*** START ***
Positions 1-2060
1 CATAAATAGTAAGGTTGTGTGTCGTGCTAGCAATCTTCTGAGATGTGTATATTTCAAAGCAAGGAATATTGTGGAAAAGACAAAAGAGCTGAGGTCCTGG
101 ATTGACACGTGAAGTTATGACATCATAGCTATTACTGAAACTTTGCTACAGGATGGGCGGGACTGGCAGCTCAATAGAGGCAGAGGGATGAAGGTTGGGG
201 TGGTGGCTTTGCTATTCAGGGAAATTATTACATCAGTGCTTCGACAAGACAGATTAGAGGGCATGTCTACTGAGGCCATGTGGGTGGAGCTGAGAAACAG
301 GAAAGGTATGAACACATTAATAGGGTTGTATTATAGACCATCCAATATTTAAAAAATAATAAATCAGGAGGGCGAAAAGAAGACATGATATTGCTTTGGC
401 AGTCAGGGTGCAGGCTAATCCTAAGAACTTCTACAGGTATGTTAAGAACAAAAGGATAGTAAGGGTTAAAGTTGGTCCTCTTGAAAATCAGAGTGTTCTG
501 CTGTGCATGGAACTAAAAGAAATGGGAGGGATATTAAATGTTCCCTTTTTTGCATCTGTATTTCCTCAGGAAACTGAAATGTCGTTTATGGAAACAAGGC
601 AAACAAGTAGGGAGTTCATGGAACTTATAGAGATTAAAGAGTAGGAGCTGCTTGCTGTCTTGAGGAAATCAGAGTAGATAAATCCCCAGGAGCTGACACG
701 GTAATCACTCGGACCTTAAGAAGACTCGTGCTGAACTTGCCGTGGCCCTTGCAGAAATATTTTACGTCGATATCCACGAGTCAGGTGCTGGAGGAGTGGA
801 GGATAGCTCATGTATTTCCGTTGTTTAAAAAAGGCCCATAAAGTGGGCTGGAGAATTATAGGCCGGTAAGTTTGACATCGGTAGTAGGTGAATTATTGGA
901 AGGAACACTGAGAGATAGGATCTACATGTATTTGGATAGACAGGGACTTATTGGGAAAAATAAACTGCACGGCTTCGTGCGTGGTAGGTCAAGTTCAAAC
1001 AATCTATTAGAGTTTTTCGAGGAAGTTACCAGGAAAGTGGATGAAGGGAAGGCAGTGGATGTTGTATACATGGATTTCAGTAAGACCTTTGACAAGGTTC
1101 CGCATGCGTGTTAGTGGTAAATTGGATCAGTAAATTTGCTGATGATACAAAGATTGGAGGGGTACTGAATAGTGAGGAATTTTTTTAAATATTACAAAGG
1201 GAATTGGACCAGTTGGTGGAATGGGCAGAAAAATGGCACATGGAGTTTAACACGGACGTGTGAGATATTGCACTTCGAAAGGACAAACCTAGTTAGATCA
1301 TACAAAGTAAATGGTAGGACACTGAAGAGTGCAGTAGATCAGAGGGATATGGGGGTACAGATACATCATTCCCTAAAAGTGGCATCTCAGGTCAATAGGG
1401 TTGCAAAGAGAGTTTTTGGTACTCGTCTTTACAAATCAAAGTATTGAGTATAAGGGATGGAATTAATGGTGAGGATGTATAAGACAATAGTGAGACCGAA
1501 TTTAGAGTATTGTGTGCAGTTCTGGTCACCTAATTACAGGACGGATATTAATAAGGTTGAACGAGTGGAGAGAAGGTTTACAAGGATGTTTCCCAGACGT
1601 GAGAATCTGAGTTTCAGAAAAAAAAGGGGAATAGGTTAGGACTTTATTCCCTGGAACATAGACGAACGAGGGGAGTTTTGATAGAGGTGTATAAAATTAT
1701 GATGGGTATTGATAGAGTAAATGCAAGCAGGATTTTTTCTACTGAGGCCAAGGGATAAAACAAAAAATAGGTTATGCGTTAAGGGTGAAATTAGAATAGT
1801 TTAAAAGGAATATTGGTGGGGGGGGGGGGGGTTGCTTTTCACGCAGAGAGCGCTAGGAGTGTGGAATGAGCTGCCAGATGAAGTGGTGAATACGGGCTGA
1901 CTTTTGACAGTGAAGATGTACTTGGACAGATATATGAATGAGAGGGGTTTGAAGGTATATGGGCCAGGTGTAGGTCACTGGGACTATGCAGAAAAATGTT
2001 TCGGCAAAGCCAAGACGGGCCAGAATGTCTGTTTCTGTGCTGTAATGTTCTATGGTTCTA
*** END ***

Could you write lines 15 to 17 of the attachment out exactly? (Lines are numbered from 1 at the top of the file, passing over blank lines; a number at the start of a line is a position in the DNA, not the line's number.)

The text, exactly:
1301 TACAAAGTAAATGGTAGGACACTGAAGAGTGCAGTAGATCAGAGGGATATGGGGGTACAGATACATCATTCCCTAAAAGTGGCATCTCAGGTCAATAGGG
1401 TTGCAAAGAGAGTTTTTGGTACTCGTCTTTACAAATCAAAGTATTGAGTATAAGGGATGGAATTAATGGTGAGGATGTATAAGACAATAGTGAGACCGAA
1501 TTTAGAGTATTGTGTGCAGTTCTGGTCACCTAATTACAGGACGGATATTAATAAGGTTGAACGAGTGGAGAGAAGGTTTACAAGGATGTTTCCCAGACGT